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Sunday, May 9, 2010

Motherhood is not for the egotistical

There are plenty of things that can be said about motherhood -- how it's like putting your heart in another body and watching it walk around, how it's a privilege and a blessing to be a mother. But what I want to talk about is how motherhood is not for those who require lots of emotional stroking.

Nothing takes me down a notch or two quicker than a small child who says "Mommy, do you have a baby in you belly?," when in fact there is no baby in my belly. (A large child who says that is subject to a swift kick.)

Or the kid who comes home from a sleepover raving that so-and-so's Mom is the most awesome because she a.) let them stay up all night, b.) made homemade donuts and fresh-squeezed orange juice, and c.) puts on makeup just for doing the dishes. (For the record, I totally would not be friends with so-and-so's Mom.)

No, to be a mother requires a tough outer shell. One that deflects statements like "You're wearing that to the school program?!" quicker than a Redwings goalie deflects a flying puck.

To be a mom means to have a big heart and a little ego, to practice what you preach when you say "Sticks and stones..."

Having said all that and despite popular belief, mothers are not superheros. (Though I do have at least one superhuman skill.) And sometimes a chink in my teflon armor lets a zinger through that stings a little (or a lot).

Like a few weeks ago when Annie came home from a school retreat, all excited to share the details of her day. She said one of the activities was to talk about someone who has inspired her. I could feel myself getting all warm and glowy inside, waiting to hear exactly what I had done to inspire her and grateful that she was willing to share that revelation with me, when she said, "I said that Dad has inspired me because he's had issues to work through and he has kept working on them and persevered."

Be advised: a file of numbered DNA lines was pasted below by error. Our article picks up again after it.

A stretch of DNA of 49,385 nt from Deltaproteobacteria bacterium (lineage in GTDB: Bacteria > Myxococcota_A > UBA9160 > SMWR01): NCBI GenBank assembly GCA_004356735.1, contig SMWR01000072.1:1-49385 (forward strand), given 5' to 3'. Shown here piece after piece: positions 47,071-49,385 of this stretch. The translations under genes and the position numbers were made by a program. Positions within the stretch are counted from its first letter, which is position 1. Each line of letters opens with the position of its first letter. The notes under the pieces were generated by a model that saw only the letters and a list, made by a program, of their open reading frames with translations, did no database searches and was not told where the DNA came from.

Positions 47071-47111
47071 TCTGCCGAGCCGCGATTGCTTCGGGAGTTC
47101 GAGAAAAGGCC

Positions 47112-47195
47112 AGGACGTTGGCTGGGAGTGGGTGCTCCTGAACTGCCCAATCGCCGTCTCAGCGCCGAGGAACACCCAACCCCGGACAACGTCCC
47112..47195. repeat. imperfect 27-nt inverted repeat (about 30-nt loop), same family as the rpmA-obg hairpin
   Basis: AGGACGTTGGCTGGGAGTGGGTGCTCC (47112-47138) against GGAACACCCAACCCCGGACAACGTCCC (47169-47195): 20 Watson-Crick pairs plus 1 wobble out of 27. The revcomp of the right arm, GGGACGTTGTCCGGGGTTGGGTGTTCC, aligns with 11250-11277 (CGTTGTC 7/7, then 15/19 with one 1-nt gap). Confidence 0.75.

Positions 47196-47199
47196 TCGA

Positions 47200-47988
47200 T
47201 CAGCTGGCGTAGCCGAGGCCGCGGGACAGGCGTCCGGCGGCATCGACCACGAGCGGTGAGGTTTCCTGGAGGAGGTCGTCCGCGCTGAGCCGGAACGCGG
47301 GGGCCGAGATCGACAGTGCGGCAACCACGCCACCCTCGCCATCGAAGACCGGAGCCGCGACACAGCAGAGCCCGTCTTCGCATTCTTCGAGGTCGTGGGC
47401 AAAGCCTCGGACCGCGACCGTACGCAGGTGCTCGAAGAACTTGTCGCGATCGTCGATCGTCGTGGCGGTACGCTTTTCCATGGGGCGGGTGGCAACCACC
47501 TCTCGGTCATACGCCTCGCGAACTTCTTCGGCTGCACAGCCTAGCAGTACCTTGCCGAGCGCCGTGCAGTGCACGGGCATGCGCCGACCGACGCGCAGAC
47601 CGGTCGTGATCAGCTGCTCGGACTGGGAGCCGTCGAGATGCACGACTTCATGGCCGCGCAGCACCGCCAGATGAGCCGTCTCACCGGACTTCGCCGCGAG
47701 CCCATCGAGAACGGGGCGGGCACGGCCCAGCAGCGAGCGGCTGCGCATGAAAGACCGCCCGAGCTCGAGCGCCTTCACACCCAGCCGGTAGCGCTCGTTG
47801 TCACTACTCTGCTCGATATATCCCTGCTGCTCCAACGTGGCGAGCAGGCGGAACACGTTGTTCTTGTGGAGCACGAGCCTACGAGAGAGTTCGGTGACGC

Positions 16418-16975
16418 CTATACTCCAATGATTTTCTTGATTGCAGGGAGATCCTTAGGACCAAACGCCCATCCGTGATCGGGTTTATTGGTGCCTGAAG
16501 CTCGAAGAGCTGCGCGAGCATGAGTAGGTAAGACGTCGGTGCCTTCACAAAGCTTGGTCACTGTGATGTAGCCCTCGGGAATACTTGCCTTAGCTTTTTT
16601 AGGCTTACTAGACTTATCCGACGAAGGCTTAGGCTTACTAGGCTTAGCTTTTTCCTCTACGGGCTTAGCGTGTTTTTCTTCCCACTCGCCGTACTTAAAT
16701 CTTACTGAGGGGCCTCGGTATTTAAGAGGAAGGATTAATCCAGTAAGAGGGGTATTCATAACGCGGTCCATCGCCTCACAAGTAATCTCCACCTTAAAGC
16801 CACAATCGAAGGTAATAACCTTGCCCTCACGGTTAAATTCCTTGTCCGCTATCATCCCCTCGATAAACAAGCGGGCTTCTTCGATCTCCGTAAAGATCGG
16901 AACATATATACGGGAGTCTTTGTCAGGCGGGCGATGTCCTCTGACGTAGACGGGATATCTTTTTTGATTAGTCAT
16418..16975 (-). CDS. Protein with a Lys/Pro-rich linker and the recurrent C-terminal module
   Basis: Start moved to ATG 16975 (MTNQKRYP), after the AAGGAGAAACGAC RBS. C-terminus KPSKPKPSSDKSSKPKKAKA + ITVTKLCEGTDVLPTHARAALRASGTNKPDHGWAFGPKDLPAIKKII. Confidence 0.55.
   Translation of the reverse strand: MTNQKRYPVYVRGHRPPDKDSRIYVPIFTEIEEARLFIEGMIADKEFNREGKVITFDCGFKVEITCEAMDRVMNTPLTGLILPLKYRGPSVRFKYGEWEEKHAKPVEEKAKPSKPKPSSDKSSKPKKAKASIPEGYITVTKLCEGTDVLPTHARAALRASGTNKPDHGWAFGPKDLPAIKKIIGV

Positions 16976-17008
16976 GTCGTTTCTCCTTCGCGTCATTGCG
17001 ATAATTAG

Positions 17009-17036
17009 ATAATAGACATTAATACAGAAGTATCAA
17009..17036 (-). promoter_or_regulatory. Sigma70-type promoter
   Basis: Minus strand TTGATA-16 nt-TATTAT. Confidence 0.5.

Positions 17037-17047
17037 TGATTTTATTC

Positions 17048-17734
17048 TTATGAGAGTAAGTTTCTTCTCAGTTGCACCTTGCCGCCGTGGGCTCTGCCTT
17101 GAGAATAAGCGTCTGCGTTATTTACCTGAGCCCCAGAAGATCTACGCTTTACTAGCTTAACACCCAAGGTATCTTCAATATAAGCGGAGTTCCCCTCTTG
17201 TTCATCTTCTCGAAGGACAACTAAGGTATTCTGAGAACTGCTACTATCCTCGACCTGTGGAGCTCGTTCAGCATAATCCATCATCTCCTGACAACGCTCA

I was stunned. And hurt. And quite frankly, a little angry. But I didn't tell her that. I nodded and said, "That's great. You should be sure to tell Daddy that."

But, as a good friend pointed out, it's to my credit that she is able to recognize qualities like perseverance as inspirational. And I feel pretty good about that.

Happy Mother's Day to my mom and all mothers out there. I got a diamond bracelet that I absolutely adore! Click thru to the 4th Frog Facebook page to see a picture of it.


Eternal Lizdom said...

Beautiful post, Amy. And so true!

babybeezymom said...

I'm with you. totally wouldnt be friends with the homemade donut lady or the make-up with dishes gal....

my 4 year old told me today, "mommy, you have big buns"...for a brief second I contemplated another 2 miles on the treadmill when she followed with "when I grow up, I want big buns too."

Happy Mothers day

Michelle said...

So well said, Amy. Thank you for your blog.
And I would not be friends with her either (supermom from the sleepover).

Mike Magan said...

You are the glue that keeps our family together, and without you, we would not be together today.

mimbles said...

I think I can say with some degree of certainty that my kids would all think it extremely peculiar for someone to put on make-up just for washing-up. But I may not be able to compete with homemade donuts.

Happy Mother's day :-)

Beth Zimmerman said...

Beautiful post Amy! So true!

And high five to Mike for recognizing and speaking such a beautiful truth! :)

Shelley said...

Oh, yes, so very true!

Lovely post!

And Mike's comment was so sweet!

Anthony - The Indianapolis News Guy said...

That's the great thing about kids; they're honest.

Annie said...

dont get so down on the ONE TIME i sed dad inspired me!